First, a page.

(fl c. 1513–18). Netherlandish wood-carver. He is known only for the production of two carved altarpieces for the abbey of Averbode. The first, destined for the altar of the Holy Sacrament and commissioned in 1513, has been positively identified with the altarpiece bearing the Antwerp mark of quality and the arms of the abbey of Averbode now in the Musée de Cluny, Paris. The carved scenes of the Meeting of Abraham and Melchisedek, the Mass of St Gregory and the Last Supper are identical with those specified in the Averbode contract; the painted shutters, which were to represent other scenes relating to the Holy Sacrament, are now lost. The contract also shows that Jan de Molder was the brother-in-law of the reigning prior of Averbode, Adriaen. This first altarpiece is a transitional work. The beginnings of Antwerp mannerism may be seen in the elaborate arched frame and the crowded compositions, but the compact and animated figure types, unaffected gestures and angular drapery folds are more characteristic of late 15th-century carving. The second altarpiece (untraced) was a more expensive work, commissioned for the altar of All Saints, inspected and approved by the wardens of the Antwerp Guild of St Luke and delivered in 1518.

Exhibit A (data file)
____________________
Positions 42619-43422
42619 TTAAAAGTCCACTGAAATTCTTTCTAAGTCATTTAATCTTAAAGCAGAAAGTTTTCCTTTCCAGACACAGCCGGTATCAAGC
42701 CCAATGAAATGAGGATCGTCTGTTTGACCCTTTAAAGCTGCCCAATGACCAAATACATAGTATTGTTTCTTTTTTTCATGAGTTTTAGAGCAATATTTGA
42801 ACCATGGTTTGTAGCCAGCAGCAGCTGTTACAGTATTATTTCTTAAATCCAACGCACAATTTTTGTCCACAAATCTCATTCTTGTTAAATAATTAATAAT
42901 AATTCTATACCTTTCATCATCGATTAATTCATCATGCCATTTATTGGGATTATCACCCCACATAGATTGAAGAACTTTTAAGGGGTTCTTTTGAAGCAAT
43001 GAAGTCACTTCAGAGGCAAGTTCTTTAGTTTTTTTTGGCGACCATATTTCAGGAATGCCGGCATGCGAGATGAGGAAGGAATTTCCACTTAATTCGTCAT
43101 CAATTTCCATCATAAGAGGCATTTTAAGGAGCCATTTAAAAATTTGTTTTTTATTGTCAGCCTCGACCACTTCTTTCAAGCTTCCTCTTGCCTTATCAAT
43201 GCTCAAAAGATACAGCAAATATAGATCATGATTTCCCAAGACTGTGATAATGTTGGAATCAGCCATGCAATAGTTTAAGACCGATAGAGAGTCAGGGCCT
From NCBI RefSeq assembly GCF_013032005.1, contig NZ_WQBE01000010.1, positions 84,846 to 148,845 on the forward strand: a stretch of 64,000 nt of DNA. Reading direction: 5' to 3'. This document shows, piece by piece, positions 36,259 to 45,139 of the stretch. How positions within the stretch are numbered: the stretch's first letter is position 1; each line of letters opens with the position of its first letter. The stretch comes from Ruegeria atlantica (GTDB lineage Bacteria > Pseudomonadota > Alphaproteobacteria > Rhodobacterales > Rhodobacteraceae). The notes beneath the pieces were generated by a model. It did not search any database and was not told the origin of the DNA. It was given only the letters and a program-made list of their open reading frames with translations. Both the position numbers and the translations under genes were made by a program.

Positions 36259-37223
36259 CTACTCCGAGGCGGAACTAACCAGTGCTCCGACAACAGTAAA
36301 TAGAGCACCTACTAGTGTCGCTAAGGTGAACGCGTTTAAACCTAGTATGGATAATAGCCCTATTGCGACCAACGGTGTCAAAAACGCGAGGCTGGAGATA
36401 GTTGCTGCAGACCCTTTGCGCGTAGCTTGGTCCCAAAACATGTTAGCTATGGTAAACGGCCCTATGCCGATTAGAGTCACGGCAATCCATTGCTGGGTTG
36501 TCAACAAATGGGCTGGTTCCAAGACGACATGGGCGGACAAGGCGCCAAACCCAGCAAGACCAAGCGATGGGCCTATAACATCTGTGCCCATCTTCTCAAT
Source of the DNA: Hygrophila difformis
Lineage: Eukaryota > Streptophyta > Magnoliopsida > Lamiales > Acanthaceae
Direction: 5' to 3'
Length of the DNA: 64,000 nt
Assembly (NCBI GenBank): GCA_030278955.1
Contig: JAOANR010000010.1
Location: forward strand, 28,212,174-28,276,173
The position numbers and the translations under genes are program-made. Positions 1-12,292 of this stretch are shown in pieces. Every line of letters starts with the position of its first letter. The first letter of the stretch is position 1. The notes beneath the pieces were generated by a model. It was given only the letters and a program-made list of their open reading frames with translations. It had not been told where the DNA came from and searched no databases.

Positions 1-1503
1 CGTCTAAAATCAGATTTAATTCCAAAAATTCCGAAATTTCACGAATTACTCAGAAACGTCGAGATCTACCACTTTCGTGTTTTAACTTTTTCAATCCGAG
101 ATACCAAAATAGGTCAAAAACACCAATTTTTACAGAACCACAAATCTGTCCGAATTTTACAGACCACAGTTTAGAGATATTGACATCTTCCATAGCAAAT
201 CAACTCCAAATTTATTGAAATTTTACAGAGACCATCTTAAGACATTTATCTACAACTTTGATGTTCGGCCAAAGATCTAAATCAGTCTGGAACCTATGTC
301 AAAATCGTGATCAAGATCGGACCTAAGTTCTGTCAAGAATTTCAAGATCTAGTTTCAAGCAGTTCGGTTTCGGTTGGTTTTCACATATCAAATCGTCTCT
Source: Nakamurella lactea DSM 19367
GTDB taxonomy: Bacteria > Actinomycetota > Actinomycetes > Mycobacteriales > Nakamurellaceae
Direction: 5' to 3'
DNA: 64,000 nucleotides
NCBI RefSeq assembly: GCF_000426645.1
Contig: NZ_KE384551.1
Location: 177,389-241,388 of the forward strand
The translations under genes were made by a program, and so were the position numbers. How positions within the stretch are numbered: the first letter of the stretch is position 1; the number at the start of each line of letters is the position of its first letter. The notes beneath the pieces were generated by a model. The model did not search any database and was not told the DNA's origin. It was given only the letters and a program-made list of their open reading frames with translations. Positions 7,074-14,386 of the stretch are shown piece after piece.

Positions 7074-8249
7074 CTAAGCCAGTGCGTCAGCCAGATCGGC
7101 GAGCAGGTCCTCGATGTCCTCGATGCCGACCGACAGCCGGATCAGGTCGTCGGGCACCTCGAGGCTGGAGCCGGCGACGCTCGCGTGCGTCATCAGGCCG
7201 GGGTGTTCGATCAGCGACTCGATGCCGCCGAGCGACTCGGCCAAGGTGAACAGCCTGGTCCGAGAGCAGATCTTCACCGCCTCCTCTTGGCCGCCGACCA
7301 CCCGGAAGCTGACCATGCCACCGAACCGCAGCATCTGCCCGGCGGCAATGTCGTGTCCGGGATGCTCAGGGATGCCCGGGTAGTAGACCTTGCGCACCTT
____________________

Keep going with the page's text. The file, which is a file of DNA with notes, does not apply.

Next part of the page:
From The Grove Encyclopedia of Northern Renaissance Art in Oxford Reference.
Subjects: Renaissance Art.